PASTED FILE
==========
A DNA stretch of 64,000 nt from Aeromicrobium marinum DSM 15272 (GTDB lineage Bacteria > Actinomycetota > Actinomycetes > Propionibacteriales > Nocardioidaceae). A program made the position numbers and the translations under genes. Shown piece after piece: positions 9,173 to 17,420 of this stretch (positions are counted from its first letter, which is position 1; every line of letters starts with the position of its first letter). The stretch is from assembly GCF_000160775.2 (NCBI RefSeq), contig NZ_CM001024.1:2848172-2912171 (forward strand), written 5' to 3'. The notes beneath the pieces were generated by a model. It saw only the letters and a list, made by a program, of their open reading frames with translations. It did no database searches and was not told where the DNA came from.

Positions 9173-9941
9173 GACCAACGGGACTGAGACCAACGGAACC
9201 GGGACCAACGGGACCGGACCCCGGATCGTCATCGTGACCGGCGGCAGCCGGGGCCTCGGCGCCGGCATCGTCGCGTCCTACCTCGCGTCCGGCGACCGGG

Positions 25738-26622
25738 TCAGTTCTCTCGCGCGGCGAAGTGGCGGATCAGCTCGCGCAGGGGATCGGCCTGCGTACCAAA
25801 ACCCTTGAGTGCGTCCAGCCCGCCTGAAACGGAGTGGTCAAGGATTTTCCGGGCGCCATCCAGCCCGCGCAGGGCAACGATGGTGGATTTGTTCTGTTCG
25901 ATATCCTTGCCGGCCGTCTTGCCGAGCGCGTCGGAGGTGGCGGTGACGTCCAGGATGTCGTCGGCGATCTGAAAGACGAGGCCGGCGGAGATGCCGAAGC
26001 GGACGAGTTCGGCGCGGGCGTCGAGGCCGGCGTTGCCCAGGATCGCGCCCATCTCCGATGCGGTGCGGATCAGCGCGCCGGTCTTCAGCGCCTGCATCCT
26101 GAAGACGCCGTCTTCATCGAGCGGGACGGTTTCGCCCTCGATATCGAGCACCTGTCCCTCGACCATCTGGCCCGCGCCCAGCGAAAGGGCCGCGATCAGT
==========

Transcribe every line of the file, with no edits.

A DNA stretch of 64,000 nt from Aeromicrobium marinum DSM 15272 (GTDB lineage Bacteria > Actinomycetota > Actinomycetes > Propionibacteriales > Nocardioidaceae). A program made the position numbers and the translations under genes. Shown piece after piece: positions 9,173 to 17,420 of this stretch (positions are counted from its first letter, which is position 1; every line of letters starts with the position of its first letter). The stretch is from assembly GCF_000160775.2 (NCBI RefSeq), contig NZ_CM001024.1:2848172-2912171 (forward strand), written 5' to 3'. The notes beneath the pieces were generated by a model. It saw only the letters and a list, made by a program, of their open reading frames with translations. It did no database searches and was not told where the DNA came from.

Positions 9173-9941
9173 GACCAACGGGACTGAGACCAACGGAACC
9201 GGGACCAACGGGACCGGACCCCGGATCGTCATCGTGACCGGCGGCAGCCGGGGCCTCGGCGCCGGCATCGTCGCGTCCTACCTCGCGTCCGGCGACCGGG

Positions 25738-26622
25738 TCAGTTCTCTCGCGCGGCGAAGTGGCGGATCAGCTCGCGCAGGGGATCGGCCTGCGTACCAAA
25801 ACCCTTGAGTGCGTCCAGCCCGCCTGAAACGGAGTGGTCAAGGATTTTCCGGGCGCCATCCAGCCCGCGCAGGGCAACGATGGTGGATTTGTTCTGTTCG
25901 ATATCCTTGCCGGCCGTCTTGCCGAGCGCGTCGGAGGTGGCGGTGACGTCCAGGATGTCGTCGGCGATCTGAAAGACGAGGCCGGCGGAGATGCCGAAGC
26001 GGACGAGTTCGGCGCGGGCGTCGAGGCCGGCGTTGCCCAGGATCGCGCCCATCTCCGATGCGGTGCGGATCAGCGCGCCGGTCTTCAGCGCCTGCATCCT
26101 GAAGACGCCGTCTTCATCGAGCGGGACGGTTTCGCCCTCGATATCGAGCACCTGTCCCTCGACCATCTGGCCCGCGCCCAGCGAAAGGGCCGCGATCAGT